Several states have joined California in lobbying Congress to let states make their own rules regulating which automobiles get access to high-occupancy vehicle (HOV) lanes. If Congress agrees, the upshot would be that drivers of gas-electric hybrids could access HOV lanes with or without passengers from coast to coast.
Since federal transportation money foots the bill for car pool lanes, the federal government dictates the rules for which automobiles qualify. Currently, only vehicles with two or more occupants can use HOV lanes, except in California where a state law allows hybrids without passengers. Similar state laws are under consideration in Arizona, Connecticut and Georgia.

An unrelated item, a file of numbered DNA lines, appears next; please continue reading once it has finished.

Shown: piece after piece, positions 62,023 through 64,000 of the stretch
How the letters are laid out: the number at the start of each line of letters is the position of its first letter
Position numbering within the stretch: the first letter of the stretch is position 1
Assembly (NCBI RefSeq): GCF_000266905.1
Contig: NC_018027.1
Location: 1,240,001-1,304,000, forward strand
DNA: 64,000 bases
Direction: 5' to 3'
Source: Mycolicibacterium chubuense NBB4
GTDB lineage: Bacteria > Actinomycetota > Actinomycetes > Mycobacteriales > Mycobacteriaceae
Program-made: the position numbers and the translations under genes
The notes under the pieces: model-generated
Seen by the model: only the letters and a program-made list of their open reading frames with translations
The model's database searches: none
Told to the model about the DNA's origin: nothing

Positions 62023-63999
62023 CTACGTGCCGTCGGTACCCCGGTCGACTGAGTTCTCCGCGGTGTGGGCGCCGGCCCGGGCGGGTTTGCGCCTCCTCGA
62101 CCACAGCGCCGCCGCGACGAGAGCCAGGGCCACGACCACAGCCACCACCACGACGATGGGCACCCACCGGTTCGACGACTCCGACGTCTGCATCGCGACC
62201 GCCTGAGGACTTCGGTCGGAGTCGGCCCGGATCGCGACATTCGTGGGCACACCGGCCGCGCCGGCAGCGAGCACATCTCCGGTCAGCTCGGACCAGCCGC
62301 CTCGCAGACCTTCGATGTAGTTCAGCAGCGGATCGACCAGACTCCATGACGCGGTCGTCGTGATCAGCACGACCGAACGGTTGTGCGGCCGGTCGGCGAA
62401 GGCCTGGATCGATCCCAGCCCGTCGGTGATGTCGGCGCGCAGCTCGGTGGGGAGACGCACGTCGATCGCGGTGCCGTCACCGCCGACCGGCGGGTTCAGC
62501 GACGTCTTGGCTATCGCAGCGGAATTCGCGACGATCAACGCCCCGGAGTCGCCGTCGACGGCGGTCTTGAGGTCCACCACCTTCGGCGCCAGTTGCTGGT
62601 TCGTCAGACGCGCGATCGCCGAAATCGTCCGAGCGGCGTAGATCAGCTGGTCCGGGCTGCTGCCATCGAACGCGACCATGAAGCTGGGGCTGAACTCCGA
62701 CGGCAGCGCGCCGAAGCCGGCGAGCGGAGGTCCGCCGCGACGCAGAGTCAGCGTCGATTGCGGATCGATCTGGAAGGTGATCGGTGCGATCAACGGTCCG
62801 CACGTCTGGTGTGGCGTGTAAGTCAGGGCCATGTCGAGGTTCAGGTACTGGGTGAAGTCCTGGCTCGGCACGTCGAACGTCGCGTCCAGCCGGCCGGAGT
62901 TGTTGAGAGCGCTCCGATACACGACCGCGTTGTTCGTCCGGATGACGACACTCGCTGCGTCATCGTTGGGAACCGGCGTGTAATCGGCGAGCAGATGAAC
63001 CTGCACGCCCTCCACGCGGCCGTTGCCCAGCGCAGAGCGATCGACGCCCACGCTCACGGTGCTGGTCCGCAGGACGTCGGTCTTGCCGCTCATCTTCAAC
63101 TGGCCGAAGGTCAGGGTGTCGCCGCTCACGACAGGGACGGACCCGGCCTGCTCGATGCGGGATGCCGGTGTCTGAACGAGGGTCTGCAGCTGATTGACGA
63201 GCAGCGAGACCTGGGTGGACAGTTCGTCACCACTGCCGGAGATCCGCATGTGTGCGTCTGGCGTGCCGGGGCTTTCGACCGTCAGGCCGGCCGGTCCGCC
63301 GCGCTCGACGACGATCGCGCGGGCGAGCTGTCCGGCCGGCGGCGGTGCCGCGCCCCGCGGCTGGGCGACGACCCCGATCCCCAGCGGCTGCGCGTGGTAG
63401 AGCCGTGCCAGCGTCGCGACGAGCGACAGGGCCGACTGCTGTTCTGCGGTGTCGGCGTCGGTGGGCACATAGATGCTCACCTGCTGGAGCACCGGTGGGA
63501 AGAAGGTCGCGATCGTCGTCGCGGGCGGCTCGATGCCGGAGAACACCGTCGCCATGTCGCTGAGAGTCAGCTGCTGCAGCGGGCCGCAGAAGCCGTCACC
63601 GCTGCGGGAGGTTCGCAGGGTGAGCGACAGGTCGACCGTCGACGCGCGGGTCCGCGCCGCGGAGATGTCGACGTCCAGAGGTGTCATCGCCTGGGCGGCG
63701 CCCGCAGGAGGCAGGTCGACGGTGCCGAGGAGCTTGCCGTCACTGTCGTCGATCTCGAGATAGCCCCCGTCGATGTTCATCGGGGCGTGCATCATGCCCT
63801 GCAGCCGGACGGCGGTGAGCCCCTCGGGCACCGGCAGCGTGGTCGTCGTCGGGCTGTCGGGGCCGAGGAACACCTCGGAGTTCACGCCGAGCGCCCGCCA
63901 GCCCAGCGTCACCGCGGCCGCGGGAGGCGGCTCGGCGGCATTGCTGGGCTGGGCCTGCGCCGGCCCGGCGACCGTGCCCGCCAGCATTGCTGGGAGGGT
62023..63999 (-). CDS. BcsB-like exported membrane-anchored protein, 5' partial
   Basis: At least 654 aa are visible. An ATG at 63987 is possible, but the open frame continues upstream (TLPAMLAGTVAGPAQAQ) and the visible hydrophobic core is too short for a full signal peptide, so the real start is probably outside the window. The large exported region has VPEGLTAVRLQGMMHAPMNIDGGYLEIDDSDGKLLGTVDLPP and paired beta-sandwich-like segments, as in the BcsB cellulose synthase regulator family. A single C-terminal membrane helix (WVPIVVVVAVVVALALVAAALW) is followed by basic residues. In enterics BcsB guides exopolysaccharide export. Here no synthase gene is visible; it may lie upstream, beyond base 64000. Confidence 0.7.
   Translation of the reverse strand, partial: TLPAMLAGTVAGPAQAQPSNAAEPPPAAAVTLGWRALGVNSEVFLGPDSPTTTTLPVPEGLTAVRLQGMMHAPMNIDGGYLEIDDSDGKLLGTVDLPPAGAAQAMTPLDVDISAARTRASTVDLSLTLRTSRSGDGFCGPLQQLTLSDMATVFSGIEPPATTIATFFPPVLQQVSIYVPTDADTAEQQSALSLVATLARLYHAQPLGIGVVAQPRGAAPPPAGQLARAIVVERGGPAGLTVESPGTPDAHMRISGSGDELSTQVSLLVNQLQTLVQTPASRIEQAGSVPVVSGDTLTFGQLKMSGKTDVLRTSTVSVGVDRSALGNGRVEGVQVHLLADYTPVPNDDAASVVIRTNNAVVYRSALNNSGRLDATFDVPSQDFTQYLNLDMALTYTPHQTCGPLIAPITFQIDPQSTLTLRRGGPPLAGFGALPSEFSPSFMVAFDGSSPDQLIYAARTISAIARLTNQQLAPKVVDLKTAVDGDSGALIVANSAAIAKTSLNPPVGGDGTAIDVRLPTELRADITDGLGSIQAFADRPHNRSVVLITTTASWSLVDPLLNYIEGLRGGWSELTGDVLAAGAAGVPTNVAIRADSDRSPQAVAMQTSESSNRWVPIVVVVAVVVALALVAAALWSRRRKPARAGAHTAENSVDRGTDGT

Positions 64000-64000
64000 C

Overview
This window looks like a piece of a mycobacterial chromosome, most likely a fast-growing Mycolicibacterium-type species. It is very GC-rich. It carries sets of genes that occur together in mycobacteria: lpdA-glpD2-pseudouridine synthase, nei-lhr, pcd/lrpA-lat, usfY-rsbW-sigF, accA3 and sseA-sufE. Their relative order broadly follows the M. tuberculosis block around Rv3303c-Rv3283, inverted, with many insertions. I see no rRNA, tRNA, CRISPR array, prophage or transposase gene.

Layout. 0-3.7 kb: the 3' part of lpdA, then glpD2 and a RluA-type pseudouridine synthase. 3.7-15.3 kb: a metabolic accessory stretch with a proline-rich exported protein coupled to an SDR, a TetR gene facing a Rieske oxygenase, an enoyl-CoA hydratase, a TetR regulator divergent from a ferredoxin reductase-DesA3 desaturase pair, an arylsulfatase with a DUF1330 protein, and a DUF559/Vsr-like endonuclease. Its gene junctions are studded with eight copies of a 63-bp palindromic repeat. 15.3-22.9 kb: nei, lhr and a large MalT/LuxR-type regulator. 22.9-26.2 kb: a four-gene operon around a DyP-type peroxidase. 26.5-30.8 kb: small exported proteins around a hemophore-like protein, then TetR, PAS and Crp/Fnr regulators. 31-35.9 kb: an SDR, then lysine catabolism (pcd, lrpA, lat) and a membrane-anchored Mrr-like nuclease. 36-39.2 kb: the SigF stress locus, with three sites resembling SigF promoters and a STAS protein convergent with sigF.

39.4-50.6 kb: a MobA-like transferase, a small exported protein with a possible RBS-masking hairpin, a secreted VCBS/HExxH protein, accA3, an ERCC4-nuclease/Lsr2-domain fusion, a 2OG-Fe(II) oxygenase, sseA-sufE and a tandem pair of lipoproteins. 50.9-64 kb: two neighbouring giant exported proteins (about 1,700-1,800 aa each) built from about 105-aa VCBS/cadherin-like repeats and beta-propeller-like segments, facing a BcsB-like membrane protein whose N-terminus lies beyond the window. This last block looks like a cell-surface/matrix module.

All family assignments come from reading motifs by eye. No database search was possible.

According to Congressman Darrell Issa (R-CA), who co-sponsored the legislation last week, hybrids "are allowing us to enhance the environment, reduce air pollution in California, and yet we’re not allowed to do this. This bill will allow that to happen, not just in California but for all 50 states."
Governor Arnold Schwarzenegger, who has made improving air quality a centerpiece of his environmental agenda, signed California’s law back in September.
California’s law requires hybrid drivers to get decals from the Department of Motor Vehicles to enter car pool lanes. In order to avoid overcrowding in HOV lanes, though, the state will only issue 75,000 decals each year.